Go Away

Next week at this time I will be traveling, but not to the FoodBuzz Festival that so many of you are attending. No, I will be in Sevierville, Tenn. for work from Tuesday until Friday.

As I’ve said before, I’m not a big fan of traveling. In fact, the only time I’ve traveled the past 10 years it has been for work; never for a vacation. Expenses aside, I like my routines and any disruption annoys me.

But what I usually find is that once I settle in and have my bony fingers grasping just a bit of control over the situation, things are manageable. When I travel somewhere with viable food options, I actually even enjoy eating out and trying different things.

So, minus the fact that I’m stuck in between nowhere and  a tourist trap full of pulled pork and BBQ joints every 10 feet, this is a relatively low-stress venture in theory. I’ve done this show a couple times before and the fall colors are usually quite pretty, even if the restaurant options aren’t.

However, whereas a lot of people worry about gaining weight while traveling, I worry about losing weight and usually end up feeling like I got hit by a truck upon my return.

I tend to get stuck in an all-or-nothing mindset when my routine gets broken and I don’t have my staples or normal times. Even though I’m walking around for work all day, I don’t consider it exercise because it’s just “work” and not scheduled exercise.

I skip snacks or overestimate my meals and try to compensate, not because I want to lose weight, but because it feels uncomfortable to change things up. Even though I’m okay eating different things, it’s usually actually less than I would eat during a “normal” day at home. So…

Underestimated activity + Overestimated food = the fact that traveling isn’t healthy for me.

But for some reason, I’m not that stressed about this trip. I found out my room has a mini-fridge, so I’ll hit the Wal-Mart and buy a few things to have on hand—yogurt, fruit, veggies, water, etc. For everything else, I’ll play it by ear and try not to be neurotic if my meals are less than perfect or not exactly what I want.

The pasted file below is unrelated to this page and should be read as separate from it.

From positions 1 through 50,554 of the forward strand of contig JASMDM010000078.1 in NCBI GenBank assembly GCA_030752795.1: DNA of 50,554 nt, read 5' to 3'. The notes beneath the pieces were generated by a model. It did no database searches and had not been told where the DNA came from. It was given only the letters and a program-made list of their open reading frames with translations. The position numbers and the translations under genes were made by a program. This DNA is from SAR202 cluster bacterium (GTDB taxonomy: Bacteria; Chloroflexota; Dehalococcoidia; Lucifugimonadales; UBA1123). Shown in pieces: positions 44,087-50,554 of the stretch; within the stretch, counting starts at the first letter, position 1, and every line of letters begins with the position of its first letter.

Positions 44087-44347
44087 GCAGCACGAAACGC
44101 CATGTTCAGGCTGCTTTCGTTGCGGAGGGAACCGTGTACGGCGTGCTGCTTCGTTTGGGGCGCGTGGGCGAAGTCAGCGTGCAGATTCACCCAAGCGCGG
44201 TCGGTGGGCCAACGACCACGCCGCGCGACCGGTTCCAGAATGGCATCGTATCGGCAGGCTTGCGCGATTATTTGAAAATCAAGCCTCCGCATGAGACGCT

It’s only for a couple of days and worrying about things that haven’t happened yet is the most unhealthy thing I could do.

In fact, I only get stressed out over things (work, time, family, etc.) because I feel like I have to do so many things at a certain time and a certain way. The phone rings, I have to answer it. An e-mail comes in, I have to reply that second. I ate this earlier, so I  have to eat this later.

I’m so busy trying to prevent stress in the future that I end up stressing myself out in the process. Counterproductive, don’t you think?

So, this is a pep talk to myself for next week (and to anyone who might be traveling in the near future):

  • Prepare for the situation, but don’t do “normal” if an adventure awaits.
  • Take advantage of the change in scenery and the ambiguity of being somewhere new where no one knows you. 
  • Just because you’re not in your own bed doesn’t mean you aren’t in still in your own head—be responsible for your own health and make no excuses. 
  • since you have to do it anyway, enjoy it for what it’s worth (you’ll be back home before you know it.)

And hey, even if it stinks it will make for an entertaining blog post.

P.S. Baby goats make me happy.



(I drive by them every day on my way to and from work—no kidding. Get it?)

Case Closed

I had jury duty this week, which amounted to two days of sitting in a room for a few hours with 250 other people and never getting called. To be honest, I was kind of bummed. I thought it would have been interesting to actually sit in on a case.

At any rate, any time I’m taken out of my element and thrown into a random mass of humanity I always end up shocked and it always ends up being about food.